Liver 'kills immune cells'
Scientists claim to have found that liver can kill immune cells, a finding which they claim may pave the way for new approaches to transplant rejection, and fight against hepatitis and other chronic liver diseases.
An international team, led by the University of Sydney, says it has for the first time seen in mice how the liver goes independent, engulfing and destroying body's defence troops -- T-cells.
'In 2004, we discovered that healthy liver cells can engulf active immune cells, known as T-cells and now we've seen that those T-cells are actually destroyed,' Dr Patrick Bertolino, who led the team, said.
He added: 'The liver is an amazing organ. Most people think it just breaks down alcohol, but it's the factory of the body -- breaking down substances we don't want and making the ones that we do. We now know liver cells also have the ability to subvert the orders of the immune system. Our discovery might explain why liver transplants have lower rejection rates than other organ transplants.'
In their research, the scientists proved found healthy mouse liver cells eating T-cells, which was unexpected as this 'cell cannibalism' had only previously been seen in tumour cells.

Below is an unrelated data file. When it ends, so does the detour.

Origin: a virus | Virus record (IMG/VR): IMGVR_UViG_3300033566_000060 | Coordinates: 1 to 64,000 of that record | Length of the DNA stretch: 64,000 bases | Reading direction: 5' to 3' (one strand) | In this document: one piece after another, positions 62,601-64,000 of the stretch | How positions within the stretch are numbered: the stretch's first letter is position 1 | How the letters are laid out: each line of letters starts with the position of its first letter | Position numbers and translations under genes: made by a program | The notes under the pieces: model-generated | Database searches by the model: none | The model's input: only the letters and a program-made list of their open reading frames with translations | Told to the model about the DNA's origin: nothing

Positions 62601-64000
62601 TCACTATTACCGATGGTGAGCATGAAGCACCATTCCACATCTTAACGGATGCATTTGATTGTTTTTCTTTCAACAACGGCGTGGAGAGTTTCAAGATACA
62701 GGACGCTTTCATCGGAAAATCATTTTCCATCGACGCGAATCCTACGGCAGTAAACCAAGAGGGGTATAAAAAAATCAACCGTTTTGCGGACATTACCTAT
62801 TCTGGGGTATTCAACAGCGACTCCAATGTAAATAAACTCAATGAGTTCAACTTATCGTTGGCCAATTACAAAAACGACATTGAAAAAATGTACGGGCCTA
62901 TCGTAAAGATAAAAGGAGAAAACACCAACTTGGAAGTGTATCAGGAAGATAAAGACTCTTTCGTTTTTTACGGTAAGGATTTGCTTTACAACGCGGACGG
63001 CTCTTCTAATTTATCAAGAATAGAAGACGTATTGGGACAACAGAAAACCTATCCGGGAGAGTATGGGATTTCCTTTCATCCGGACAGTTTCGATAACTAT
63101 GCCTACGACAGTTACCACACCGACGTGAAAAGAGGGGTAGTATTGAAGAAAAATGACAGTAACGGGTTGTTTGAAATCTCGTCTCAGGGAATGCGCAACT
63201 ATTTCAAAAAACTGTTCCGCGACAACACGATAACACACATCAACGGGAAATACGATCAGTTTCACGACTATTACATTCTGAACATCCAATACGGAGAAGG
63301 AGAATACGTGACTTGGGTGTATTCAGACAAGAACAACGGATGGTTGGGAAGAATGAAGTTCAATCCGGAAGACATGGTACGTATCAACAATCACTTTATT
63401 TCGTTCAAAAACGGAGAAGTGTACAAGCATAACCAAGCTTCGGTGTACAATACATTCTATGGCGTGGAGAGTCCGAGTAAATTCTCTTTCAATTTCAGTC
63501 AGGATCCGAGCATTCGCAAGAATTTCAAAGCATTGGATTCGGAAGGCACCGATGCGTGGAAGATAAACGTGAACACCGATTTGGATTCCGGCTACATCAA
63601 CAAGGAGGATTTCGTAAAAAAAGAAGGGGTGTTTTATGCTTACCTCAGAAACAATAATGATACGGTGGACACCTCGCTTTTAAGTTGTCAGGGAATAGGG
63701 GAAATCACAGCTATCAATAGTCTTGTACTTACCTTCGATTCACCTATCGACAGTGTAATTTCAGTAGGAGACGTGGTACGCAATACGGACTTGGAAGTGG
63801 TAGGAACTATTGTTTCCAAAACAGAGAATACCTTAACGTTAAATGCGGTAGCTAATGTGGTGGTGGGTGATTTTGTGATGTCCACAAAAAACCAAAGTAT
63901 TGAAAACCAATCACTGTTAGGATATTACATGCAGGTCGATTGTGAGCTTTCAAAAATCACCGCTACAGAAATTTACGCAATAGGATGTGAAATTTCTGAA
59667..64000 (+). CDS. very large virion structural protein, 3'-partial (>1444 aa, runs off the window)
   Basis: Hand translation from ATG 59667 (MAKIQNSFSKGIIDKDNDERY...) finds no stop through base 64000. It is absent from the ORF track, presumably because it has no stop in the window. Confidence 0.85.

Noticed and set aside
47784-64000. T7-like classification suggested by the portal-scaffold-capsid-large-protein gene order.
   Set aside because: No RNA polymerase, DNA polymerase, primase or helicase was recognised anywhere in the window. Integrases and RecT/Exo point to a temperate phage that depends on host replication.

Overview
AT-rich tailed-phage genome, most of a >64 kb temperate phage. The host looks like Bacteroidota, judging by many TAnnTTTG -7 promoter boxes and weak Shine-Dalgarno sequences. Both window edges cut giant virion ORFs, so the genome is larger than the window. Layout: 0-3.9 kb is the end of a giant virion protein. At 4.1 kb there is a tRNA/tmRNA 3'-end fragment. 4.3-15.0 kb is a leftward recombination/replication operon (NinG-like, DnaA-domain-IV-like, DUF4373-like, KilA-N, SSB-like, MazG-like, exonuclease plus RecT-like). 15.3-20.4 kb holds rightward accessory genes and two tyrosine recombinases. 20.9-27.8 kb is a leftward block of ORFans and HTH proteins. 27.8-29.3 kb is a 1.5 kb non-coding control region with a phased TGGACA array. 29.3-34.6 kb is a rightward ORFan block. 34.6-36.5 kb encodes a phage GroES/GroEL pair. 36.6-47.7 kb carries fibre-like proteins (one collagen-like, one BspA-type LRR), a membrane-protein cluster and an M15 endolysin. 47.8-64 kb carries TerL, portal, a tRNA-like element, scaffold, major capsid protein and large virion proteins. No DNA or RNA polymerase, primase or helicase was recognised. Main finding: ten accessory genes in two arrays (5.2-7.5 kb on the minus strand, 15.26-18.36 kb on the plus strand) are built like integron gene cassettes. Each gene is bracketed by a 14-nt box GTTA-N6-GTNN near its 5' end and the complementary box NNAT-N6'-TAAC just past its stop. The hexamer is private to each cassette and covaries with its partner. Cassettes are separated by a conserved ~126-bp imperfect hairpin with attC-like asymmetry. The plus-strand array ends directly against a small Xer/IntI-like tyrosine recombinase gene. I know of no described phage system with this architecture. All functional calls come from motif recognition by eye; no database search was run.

One potential benefit of the research is reducing rejection in organ transplants, say the scientists. In transplantations, the new organ is seen by the body as a foreign object: the spleen or lymph nodes tell naive T-cells to replicate and turn into killer T-cells, which are sent off to invade and kill the 'foreign' cells.
What the scientists have discovered is the liver goes around this process -- liver cells signal to naive T-cells and digest them before they have a chance to become killer T-cells.
Team member Geoff McCaughan said the cocktail of immunosuppressive drugs that organ transplant patients receive reduce the odds of organ rejection but makes patients' immune systems weak, leaving them open to serious infection from otherwise minor illnesses like cold or flu.
These drugs also predispose the patient to long term heart disease and cancer. 'If we can harness the way the liver controls T-cells, then longterm there is a chance that transplant patients won't need these drugs,' he said. The findings have been published in the 'Proceedings of the National Academy of Sciences' journal.